The messy resolution of the Chen Guangcheng case, with the blind lawyer and rights advocate in Chinese custody and encouraged to apply to study in the United States “through normal channels,” has won the U.S. government poor reviews from journalists and human rights activists. But the administration actually deserves high marks for its skill in dealing with the delicate politics of the party-state in a transition year.
On Wednesday, the Chen case had China’s Foreign Ministry at its most fire breathingly infuriated. In an official statement (Chinese link): “It is clear what America must do – and it must not continue to muddy the waters. America must cease its extraordinary exertions to conceal its role in this matter, and absolutely must not continue to meddle in China's internal affairs.”
Five days later, the issue has subsided enough that high-level bilateral talks were able to proceed without the pro forma punishments – most commonly suspensions of military-to-military relations – that usually accompany disputes between China and the United States, or the years of mistrust which followed the Tiananmen Square massacre. Relations have returned to a local maximum, with both sides praising the other’s cooperation and goodwill.
In retrospect, the agreement was an easy one – but only because both sides understood the other’s constraints and realized that, as Chinese leaders tend to put it, they weren’t playing a zero-sum game. For China, the fate of Chen Guangcheng is a trivial issue – an activist who has focused on winning small victories within the Chinese legal system, he earned the enmity of the party by experimenting with a kind of legal action that has become relatively common in recent years. By 2007, an Oxford PhD candidate estimates, some 25 percent of Chinese lawyers had participated in a lawsuit against a government body. Chen deserves accolades as a legal pioneer. But as yet another of the pro-democracy gadflies who regularly criticize the Communist Party overseas, he’s hardly a threat to the stability of the Chinese system.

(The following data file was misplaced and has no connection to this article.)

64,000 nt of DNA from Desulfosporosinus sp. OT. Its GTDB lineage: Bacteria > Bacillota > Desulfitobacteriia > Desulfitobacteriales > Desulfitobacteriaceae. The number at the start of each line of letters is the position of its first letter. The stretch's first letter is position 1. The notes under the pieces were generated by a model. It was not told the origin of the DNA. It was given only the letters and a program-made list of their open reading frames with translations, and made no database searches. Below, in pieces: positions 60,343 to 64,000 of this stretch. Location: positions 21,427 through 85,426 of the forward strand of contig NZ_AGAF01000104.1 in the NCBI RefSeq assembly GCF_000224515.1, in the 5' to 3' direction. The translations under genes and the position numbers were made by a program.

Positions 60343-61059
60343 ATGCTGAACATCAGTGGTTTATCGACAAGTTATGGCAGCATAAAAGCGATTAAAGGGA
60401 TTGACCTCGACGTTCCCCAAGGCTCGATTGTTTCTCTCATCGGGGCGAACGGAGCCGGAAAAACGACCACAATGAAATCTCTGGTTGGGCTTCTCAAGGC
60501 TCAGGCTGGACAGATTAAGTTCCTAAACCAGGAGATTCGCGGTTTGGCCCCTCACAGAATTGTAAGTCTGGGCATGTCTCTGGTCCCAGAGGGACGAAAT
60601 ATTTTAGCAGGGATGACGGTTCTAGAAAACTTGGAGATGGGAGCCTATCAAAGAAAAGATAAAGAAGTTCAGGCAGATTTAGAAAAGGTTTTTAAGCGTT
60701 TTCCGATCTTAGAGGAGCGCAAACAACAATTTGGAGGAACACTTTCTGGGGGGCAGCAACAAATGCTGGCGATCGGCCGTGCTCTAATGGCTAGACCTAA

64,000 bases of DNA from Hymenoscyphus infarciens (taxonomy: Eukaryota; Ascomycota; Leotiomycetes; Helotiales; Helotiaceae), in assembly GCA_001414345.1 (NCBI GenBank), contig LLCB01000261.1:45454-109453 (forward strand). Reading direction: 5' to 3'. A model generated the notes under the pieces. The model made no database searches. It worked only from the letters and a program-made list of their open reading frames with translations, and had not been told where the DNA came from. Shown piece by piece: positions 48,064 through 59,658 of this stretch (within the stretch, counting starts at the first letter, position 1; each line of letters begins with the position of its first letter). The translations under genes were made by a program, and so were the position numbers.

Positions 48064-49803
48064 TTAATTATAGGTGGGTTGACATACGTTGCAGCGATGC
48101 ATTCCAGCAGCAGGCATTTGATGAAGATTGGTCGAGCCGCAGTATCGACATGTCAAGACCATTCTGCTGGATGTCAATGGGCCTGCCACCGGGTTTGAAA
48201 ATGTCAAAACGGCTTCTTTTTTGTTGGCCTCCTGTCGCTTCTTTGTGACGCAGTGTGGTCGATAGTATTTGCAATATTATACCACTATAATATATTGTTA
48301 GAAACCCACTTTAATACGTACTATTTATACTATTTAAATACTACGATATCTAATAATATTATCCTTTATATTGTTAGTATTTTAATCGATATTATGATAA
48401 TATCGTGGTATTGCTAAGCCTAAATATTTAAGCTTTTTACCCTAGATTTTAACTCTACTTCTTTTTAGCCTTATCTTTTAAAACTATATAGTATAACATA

For China’s leaders, the real issue in the Chen Guangcheng crisis was foreign intervention in Chinese affairs. If the U.S. embassy had forced the issue by holding Chen, it would have suggested that the United States can pluck citizens out of China at will and overturn the Chinese state’s rulings on them. Foreign rejudgment of local cases is a particularly troublesome issue to history-conscious Party leaders. It’s reminiscent of the extraterritoriality provisions of the 19th Century unequal treaties, by which foreign governments rendered their citizens immune to judgment by Chinese courts.
For the U.S., in contrast, the issue of principle was secondary. While many rights activists would prefer the American government to assert a right to rejudge Chinese cases, all Obama had to accomplish to avoid a media debacle was to save the sympathetic protagonist of the story. By putting Chen back in Chinese custody as quickly as possible, the United States was able to give China the assurance it needed that it was in control of its own affairs – a deal they were able to accept even if the price was promising America the resolution it wanted. But by ceding authority to China, the United States was able to get Chen Guangcheng as a favor.
The resolution has satisfied observers on neither side, with U.S. and European newspapers calling the administration's reaction weak and confused, and Chinese newspapers still struggling to figure out whether to describe the deal as a sudden liberalization or a capitulation to foreigners.
The Chen Guangcheng case ended in a messy compromise, and it’s certainly not a great day for the international human rights movement. But it is a striking demonstration that the Obama and Hu administrations have built up enough trust to find good enough solutions to diplomatic crises – and to be willing to take heat from the domestic press of both nations in the interests of getting along. It’s about time.